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What Can You Do With a Psychology Degree?

What Can You Do With a Psychology Degree? main image

Psychology is the study of the human mind and behavior, offering the chance to explore unanswered questions about the brain, such as how it functions under stress, how it learns language, how it remembers facts or how mental illness can affect the way it works. During your psychology degree you can choose to specialize in specific areas of psychology such as health, clinical, educational, research, occupational, counseling, neuro, sport and exercise, and forensic.

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So, what can you do with a psychology degree?

There are many different options available to psychology degree holders, depending on your specializations and interests, such as:

Although many roles will be available to you with an undergraduate degree, some more highly specialized roles may require further study. Of the psychology careers which don’t require further study, training is usually available on the job to ensure you continue moving forward in your career.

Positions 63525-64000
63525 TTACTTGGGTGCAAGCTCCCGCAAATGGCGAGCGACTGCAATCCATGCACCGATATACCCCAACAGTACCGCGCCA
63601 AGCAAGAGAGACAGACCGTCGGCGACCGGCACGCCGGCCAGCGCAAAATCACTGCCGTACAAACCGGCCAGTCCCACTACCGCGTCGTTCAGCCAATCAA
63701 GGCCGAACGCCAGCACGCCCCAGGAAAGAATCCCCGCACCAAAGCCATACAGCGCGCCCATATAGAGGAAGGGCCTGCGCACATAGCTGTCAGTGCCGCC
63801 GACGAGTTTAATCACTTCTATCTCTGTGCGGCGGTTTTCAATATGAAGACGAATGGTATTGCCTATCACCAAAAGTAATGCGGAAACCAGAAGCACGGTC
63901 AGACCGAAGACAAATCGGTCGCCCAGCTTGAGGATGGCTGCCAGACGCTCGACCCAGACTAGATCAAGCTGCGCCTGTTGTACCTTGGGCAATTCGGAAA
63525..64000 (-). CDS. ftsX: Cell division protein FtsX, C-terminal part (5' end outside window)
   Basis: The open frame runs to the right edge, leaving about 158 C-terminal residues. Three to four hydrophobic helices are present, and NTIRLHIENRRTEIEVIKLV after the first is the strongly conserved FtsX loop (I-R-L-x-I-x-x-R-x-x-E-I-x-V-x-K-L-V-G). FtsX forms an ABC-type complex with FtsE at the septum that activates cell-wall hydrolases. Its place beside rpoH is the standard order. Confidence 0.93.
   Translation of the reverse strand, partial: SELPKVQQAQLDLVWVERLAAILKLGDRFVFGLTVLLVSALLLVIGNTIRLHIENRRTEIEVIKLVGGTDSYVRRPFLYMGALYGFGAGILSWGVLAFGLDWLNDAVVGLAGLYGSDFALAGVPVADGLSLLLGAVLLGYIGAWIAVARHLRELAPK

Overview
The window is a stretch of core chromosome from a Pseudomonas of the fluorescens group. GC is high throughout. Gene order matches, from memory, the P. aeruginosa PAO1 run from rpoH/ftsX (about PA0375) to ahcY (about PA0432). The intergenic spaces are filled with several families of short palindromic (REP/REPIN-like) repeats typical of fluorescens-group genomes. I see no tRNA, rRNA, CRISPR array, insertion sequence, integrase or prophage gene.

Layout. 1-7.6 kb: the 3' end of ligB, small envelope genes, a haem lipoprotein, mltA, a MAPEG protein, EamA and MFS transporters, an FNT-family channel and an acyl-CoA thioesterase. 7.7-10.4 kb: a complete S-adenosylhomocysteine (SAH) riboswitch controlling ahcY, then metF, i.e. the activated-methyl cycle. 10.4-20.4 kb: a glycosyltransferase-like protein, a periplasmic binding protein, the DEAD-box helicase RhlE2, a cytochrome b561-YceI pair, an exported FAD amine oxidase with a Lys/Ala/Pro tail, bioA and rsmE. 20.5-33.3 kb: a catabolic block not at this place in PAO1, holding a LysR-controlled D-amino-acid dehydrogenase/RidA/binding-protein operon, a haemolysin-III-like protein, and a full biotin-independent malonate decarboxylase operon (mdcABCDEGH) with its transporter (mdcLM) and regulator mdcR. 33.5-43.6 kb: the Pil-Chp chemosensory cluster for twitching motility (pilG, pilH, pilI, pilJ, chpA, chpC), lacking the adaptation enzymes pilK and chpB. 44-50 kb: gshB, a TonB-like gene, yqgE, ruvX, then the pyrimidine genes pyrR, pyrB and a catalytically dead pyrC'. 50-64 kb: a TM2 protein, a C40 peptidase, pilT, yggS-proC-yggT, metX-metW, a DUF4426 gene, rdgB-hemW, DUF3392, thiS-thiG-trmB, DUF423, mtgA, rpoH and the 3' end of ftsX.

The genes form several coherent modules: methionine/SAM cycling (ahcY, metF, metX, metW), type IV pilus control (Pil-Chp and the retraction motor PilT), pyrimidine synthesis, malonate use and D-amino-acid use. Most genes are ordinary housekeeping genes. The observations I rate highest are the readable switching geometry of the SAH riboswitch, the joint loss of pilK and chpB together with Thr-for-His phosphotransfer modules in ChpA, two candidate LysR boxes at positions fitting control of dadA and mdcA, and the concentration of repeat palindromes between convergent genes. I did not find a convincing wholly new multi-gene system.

Read on for some insight into the types of careers open to you with an undergraduate psychology degree (BA or BSc).

Typical psychology careers

With a psychology degree, you’re well placed to pursue careers in both arts and scientific fields, depending on your personal interests. There are many options within public and private healthcare, education, mental health support, social work, therapy and counseling. These roles may be advisory, research-led, treatment-led or therapeutic.

There are also a number of less typical roles for psychology graduates, including jobs in media and other creative industries. Overviews of these typical and not-so-typical careers with a psychology degree are outlined below.

Psychology careers in healthcare and therapy

Chartered psychologist

With further study and training you’ll be able to gain qualification as a chartered psychologist. Within this highly specialized role, you’ll work with people of all backgrounds, both patients and clients. You’ll analyze behaviors, thoughts and emotions in order to better understand and advise on certain actions and/or psychological issues. As a chartered psychologist, you’ll have the option to specialize in a number of areas, including occupational psychology, educational psychology, sport and mental health.